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Atmospheric Measurement Techniques An interactive open-access journal of the European Geosciences Union
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https://doi.org/10.5194/amt-2020-213
© Author(s) 2020. This work is distributed under
the Creative Commons Attribution 4.0 License.
https://doi.org/10.5194/amt-2020-213
© Author(s) 2020. This work is distributed under
the Creative Commons Attribution 4.0 License.

  15 Jul 2020

15 Jul 2020

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This preprint is currently under review for the journal AMT.

Evaluation and optimization of ICOS atmospheric station data as part of the labeling process

Camille Yver-Kwok1, Carole Philippon1, Peter Bergamaschi2, Tobias Biermann3, Francescopiero Calzolari4, Huilin Chen5, Sébastien Conil6, Paolo Cristofanelli4, Marc Delmotte1, Juha Hatakka7, Michal Heliasz3, Ove Hermansen8, Kateřina Komínková9, Dagmar Kubistin10, Nicolas Kumps11, Olivier Laurent1, Tuomas Laurila7, Irene Lehner3, Janne Levula12, Matthias Lindauer10, Morgan Lopez1, Ivan Mammarella12, Giovanni Manca2, Per Marklund13, Jean-Marc Metzger14, Meelis Mölder15, Stephen M. Platt9, Michel Ramonet1, Leonard Rivier1, Bert Scheeren5, Mahesh Kumar Sha11, Paul Smith13, Martin Steinbacher16, Gabriela Vítková9, and Simon Wyss16 Camille Yver-Kwok et al.
  • 1Laboratoire des Sciences du Climat et de l’Environnement (LSCE-IPSL), CEA-CNRS-UVSQ, Université Paris-Saclay, F-91191 Gif-sur-Yvette, France
  • 2European Commission Joint Research Centre (JRC), Via E. Fermi 2749, 21027 Ispra, Italy
  • 3Centre for Environmental and Climate Research, Lund University, Sölvegatan 37, SE-223 62, Lund, Sweden
  • 4National Research Concil of Italy, Institute of Atmospheric Sciences and Climate, Via Gobett 101, 40129 Bologna, Italy
  • 5Centre for Isotope Research (CIO), Energy and Sustainability Research Institute Groningen (ESRIG), University of Groningen, Groningen, the Netherlands
  • 6DRD/OPE, Andra, Bure, 55290, France
  • 7Finnish Meteorological Institute, P.O.Box 503, FI-00101 Helsinki, Finland
  • 8NILU, Norwegian Institute for Air Research, Kjeller, Norway
  • 9Global Change Research Institute of the Czech Academy of Sciences, Brno, Czech Republic
  • 10Meteorologisches Observatorium Hohenpeissenberg, Deutscher Wetterdienst (DWD), 82383 Hohenpeissenberg, Germany
  • 11Royal Belgian Institute for Space Aeronomy (BIRA-IASB), Brussels, Belgium
  • 12Institute for Atmospheric and Earth System Research/Physics, Faculty of Sciences, University of Helsinki, Helsinki, Finland
  • 13Department of Forest Ecology and Management, Swedish University of Agricultural Sciences, Umea, Sweden
  • 14Unité Mixte de Service (UMS 3365), Observatoire des Sciences de l’Univers à La Réunion (OSU-R), Université de la Réunion, Saint-Denis de la Réunion (FR)
  • 15Department of Physical Geography and Ecosystem Science, Lund University,Sölvegatan 12 SE-223 62, Lund, Sweden
  • 16Empa, Laboratory for Air Pollution/Environmental Technology,Dübendorf, Switzerland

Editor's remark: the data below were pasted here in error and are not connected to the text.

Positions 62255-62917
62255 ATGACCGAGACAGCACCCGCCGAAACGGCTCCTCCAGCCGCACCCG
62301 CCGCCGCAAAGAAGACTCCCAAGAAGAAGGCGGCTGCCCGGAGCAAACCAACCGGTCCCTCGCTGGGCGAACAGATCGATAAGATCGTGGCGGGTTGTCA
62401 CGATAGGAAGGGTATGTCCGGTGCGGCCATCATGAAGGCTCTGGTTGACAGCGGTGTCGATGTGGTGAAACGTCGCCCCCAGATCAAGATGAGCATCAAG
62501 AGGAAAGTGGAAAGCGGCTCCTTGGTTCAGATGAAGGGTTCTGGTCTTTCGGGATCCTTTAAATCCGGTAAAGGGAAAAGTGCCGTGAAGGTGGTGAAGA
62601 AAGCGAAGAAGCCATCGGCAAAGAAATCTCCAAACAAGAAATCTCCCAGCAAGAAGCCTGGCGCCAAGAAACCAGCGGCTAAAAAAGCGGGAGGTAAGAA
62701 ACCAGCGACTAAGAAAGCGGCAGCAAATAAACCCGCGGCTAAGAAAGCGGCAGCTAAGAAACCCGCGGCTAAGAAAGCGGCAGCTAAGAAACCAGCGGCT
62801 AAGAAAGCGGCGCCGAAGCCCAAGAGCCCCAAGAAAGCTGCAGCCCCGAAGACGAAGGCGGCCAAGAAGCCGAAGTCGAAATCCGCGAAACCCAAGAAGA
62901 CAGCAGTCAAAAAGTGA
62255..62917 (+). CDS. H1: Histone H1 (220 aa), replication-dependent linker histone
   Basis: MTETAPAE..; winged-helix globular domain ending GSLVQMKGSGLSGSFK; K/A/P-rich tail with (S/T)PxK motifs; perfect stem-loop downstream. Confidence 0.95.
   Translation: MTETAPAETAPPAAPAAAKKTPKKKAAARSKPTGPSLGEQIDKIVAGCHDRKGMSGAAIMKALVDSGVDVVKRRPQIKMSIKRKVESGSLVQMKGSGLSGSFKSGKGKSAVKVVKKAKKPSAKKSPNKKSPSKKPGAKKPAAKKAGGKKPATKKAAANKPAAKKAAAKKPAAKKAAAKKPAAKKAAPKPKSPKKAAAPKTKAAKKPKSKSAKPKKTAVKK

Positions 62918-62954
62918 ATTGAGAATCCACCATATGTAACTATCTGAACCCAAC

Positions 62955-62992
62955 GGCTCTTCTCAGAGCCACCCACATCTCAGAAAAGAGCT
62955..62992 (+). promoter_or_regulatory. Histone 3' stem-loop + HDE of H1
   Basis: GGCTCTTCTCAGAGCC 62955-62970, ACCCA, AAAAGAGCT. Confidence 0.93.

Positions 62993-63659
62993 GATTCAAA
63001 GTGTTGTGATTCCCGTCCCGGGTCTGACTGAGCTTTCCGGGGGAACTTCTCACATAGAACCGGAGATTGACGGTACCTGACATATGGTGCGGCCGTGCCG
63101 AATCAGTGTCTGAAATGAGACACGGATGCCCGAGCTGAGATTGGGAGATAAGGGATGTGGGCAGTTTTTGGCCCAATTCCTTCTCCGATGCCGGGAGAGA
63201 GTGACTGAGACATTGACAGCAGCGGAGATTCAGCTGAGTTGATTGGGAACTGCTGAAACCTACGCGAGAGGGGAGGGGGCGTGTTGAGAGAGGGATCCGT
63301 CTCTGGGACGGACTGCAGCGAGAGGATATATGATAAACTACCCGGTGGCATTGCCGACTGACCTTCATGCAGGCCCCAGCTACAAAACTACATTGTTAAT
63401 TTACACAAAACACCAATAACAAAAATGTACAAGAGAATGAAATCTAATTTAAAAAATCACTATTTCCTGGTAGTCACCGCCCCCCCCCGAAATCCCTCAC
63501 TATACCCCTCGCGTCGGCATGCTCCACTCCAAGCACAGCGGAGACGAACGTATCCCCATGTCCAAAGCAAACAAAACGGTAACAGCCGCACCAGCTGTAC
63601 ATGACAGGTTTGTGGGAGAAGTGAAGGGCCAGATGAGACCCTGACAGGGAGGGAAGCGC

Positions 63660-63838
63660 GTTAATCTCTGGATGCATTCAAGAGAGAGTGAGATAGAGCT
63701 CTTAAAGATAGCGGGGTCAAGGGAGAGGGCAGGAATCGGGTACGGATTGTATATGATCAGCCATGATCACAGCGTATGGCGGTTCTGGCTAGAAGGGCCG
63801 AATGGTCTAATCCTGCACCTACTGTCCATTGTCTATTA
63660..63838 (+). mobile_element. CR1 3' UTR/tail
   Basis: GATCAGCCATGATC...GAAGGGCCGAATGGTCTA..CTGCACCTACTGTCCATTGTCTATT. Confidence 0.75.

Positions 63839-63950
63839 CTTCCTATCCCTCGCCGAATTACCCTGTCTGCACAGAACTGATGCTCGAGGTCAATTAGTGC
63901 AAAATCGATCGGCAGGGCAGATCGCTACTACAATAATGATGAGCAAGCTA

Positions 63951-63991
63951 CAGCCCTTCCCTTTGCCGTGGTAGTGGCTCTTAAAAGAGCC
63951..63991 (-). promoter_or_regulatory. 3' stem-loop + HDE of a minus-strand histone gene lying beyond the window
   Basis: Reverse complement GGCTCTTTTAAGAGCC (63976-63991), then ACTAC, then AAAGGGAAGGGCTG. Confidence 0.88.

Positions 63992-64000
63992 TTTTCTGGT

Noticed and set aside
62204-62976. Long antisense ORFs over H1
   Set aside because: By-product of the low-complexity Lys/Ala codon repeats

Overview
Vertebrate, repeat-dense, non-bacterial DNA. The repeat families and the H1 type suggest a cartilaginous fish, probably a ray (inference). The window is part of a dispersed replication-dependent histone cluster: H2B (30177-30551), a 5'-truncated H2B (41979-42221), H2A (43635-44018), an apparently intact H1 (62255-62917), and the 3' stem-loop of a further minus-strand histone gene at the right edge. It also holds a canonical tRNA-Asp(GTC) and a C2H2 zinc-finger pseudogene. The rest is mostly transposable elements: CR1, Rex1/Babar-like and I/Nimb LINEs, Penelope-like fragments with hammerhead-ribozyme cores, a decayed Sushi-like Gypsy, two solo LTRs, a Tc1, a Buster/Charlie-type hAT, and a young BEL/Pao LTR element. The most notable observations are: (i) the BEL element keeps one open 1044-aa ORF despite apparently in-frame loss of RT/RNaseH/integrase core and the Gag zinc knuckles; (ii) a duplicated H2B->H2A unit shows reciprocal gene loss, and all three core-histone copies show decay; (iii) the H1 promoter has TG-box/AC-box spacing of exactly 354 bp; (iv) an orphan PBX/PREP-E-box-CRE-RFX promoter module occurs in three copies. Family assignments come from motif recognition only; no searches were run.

Abstract. The Integrated Carbon Observation System (ICOS) is a pan-European research infrastructure which provides harmonized and high precision scientific data on the carbon cycle and the greenhouse gas (GHG) budget. All stations have to undergo a rigorous assessment before being labeled, i.e. receiving approval to join the network. In this paper, we present the labeling process for the ICOS atmospheric network through the 23 stations that have been labeled between November 2017 and November 2019. We describe the labeling steps as well as the quality controls used to verify that the ICOS data (CO2, CH4, CO and meteorological measurements) attain the expected quality level defined within ICOS. To ensure the quality of the GHG data, three to four calibration gases and two target gases, one measured two to three times a day, the other with the calibration gases (twice a month) are measured. The data are controlled on a weekly basis and tests on the station sampling lines are performed twice a year. From these high-quality data, we conclude that regular calibrations of the CO2, CH4 and CO analyzers used here (twice a month) are important in particular for carbon monoxide (CO) due to the analyzer's variability and that reducing the number of calibration injections (from four to three) in a calibration sequence is possible and permits saving gas and extend the calibration gas lifespan. We also show that currently, the on-site water vapor correction test does not deliver quantitative results possibly due to environmental factors. Thus the use of a drying system is strongly recommended. Finally, the mandatory regular intake line tests are shown to be useful to detect artifacts and leaks as shown here via three different examples at the stations.

Camille Yver-Kwok et al.

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Short summary
The Integrated Carbon Observation System (ICOS) is a pan-European research infrastructure which provides harmonized and high precision scientific data on the carbon cycle and the greenhouse gas (GHG) budget. All stations have to undergo a rigorous assessment before being labeled, i.e. receiving approval to join the network. In this paper, we present the labeling process for the ICOS atmospheric network through the 23 stations that have been labeled between November 2017 and November 2019.
The Integrated Carbon Observation System (ICOS) is a pan-European research infrastructure which...
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